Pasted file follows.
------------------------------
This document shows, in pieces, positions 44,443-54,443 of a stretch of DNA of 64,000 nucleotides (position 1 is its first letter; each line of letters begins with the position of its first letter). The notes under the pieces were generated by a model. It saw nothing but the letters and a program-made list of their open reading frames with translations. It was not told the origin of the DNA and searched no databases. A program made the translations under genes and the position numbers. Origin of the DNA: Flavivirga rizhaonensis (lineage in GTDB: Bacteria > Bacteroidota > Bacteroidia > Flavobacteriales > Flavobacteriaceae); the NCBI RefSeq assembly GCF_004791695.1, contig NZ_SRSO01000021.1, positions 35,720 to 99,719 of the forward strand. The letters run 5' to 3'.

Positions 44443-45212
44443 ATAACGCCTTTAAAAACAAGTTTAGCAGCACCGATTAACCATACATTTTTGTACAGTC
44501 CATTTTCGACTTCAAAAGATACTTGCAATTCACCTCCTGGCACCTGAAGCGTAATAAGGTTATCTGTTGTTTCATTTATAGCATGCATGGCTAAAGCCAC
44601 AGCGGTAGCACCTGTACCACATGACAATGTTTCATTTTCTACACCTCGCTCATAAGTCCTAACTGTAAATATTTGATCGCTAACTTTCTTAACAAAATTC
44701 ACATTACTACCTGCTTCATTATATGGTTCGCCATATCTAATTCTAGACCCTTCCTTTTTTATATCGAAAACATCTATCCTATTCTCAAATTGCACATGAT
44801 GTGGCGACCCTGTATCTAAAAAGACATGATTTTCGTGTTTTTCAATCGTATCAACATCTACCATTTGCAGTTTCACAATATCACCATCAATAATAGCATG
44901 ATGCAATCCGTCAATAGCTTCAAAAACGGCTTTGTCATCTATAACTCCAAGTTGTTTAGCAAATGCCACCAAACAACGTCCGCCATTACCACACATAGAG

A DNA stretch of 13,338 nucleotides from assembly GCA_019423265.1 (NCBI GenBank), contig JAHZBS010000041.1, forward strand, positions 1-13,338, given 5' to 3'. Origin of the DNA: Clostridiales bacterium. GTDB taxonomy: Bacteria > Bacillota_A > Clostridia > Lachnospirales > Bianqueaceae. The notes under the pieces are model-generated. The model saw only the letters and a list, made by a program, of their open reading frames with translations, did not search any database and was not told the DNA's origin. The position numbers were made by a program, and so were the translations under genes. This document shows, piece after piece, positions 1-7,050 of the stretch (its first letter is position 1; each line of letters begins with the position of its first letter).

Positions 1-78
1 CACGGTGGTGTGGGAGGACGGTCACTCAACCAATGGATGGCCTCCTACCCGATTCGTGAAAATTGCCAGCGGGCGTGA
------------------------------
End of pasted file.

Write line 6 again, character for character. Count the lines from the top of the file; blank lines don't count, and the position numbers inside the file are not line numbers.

44701 ACATTACTACCTGCTTCATTATATGGTTCGCCATATCTAATTCTAGACCCTTCCTTTTTTATATCGAAAACATCTATCCTATTCTCAAATTGCACATGAT